As EIA (Non Renewable) explains, crude oil is processed and refined to make petroleum derivatives (such as gas or diesel), propane, butane, and ethane. All can be used as fuel/energy sources. Various other non fuel products like plastics, fertilizers, pesticides and pharmaceuticals use crude oil as a major ingredient according to EESI.
Once the oil is taken out of the ground, it is gone forever. The earth can replenish oil only in geological time spans.
Similar to crude oil, there are two types of natural gas, explains Union of Concerned Scientists.
- Conventional natural gas is found in porous rocks that can be easily tapped by wells and pipes.
- Unconventional natural gas like “shale gas, tight gas, coal bed methane, and methane hydrates, has been more difficult and costly to exploit than conventional deposits, until recently.” Both shale gas and coal bed methane gas are extracted through fracking, while tight gas utilizes horizontal drilling and methane hydrates are trapped in water frozen under the oceans in the Artic.
Natural gas is used for energy production, and as per an EIA Short-Term Energy Outlook, contributed to 34% of the energy in the U.S in 2016. It’s also used for heating and electricity for buildings, according to EESI. A variety of other products need natural gas for production, like fertilizers and plastics.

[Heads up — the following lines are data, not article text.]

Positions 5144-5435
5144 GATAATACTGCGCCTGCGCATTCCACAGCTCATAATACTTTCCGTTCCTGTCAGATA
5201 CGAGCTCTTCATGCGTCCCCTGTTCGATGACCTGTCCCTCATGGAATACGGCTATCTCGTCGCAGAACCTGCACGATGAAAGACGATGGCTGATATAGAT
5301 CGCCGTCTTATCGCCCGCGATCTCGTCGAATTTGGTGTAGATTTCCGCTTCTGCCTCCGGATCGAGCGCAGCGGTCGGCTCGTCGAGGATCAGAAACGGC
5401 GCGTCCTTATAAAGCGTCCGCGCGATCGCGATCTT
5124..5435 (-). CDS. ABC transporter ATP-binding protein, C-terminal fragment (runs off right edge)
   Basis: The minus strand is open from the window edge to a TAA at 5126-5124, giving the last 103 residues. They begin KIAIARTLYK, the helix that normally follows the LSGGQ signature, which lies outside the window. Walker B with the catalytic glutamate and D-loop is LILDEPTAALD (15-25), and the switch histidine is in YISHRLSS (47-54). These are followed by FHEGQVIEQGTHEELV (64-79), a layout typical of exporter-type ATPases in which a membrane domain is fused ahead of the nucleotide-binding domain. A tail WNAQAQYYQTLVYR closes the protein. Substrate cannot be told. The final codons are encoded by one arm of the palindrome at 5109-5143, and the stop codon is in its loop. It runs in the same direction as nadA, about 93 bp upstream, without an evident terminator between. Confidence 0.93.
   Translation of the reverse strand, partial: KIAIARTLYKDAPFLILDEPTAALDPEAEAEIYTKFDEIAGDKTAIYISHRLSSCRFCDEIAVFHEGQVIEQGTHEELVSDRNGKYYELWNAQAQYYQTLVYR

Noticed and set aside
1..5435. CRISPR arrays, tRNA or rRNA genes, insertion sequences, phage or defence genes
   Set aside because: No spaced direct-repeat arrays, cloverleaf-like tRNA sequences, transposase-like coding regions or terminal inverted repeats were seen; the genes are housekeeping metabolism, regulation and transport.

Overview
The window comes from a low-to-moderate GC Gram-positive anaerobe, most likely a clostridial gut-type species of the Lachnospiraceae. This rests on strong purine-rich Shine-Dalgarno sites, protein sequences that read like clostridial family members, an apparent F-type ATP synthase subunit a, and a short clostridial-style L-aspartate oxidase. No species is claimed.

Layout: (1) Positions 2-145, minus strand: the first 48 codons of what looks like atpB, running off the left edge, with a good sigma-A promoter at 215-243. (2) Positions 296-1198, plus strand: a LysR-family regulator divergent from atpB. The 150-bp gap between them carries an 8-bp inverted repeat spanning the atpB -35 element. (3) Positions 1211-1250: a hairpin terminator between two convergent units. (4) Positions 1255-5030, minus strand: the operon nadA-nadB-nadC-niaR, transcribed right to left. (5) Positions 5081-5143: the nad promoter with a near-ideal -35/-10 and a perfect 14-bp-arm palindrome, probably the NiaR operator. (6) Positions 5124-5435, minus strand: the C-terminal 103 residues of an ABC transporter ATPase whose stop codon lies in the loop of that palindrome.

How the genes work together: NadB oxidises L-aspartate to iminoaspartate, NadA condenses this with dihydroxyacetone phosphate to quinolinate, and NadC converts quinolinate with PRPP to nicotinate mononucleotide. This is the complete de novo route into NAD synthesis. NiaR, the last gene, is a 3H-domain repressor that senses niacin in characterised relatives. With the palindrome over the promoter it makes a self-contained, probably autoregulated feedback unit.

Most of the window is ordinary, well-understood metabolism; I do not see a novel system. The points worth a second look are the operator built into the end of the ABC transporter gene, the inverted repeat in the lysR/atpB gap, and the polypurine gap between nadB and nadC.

Coal is the solid form of the three fossil fuels. The World Coal Association states that U.S. was the second largest producer of coal after China in 2014. Coal must be mined to be removed from the earth and there are two types of mining:
Surface mining produces 66% of the coal in America in 2015 according to EIA’s Annual Coal Report (Table 11). Up to 90% of coal near the surface is dug out of the ground with special machines, according to World Coal Institute.
- Underground mining is used for deeper coal pockets. Room-and-pillar, and longwall mining are two methods employed and yield up 40 to 75% of coal points out World Coal Institute. Underground mining provided 34% of coal in the U.S in 2015 according to the EIA’s coal report.
In 2016, coal still accounted for 30% of energy in the U.S., according to EIA Short-Term Energy Outlook. In the previous year in 2015, as EIA figures show, coal saw a sharp drop in use of 15% in the U.S. A 2016 Guardian report accounts this decline foremost to availability of cheap natural gas, and secondly to a spike in growth of wind and solar power generation, along with an emphasize to reduce emissions, as coal is the most polluting of all fuels.
Uranium is the only one of these energy sources that is not a fossil fuel according to EIA (Non Renewable). Uranium is a common metal that is found in traces almost everywhere notes World Nuclear Association (WNA). It is more abundant than gold or silver.
High grade uranium is extracted with “mining techniques such as dust suppression, and in extreme cases remote handling techniques, to limit worker radiation exposure and to ensure the safety of the environment and general public,” writes the WNA.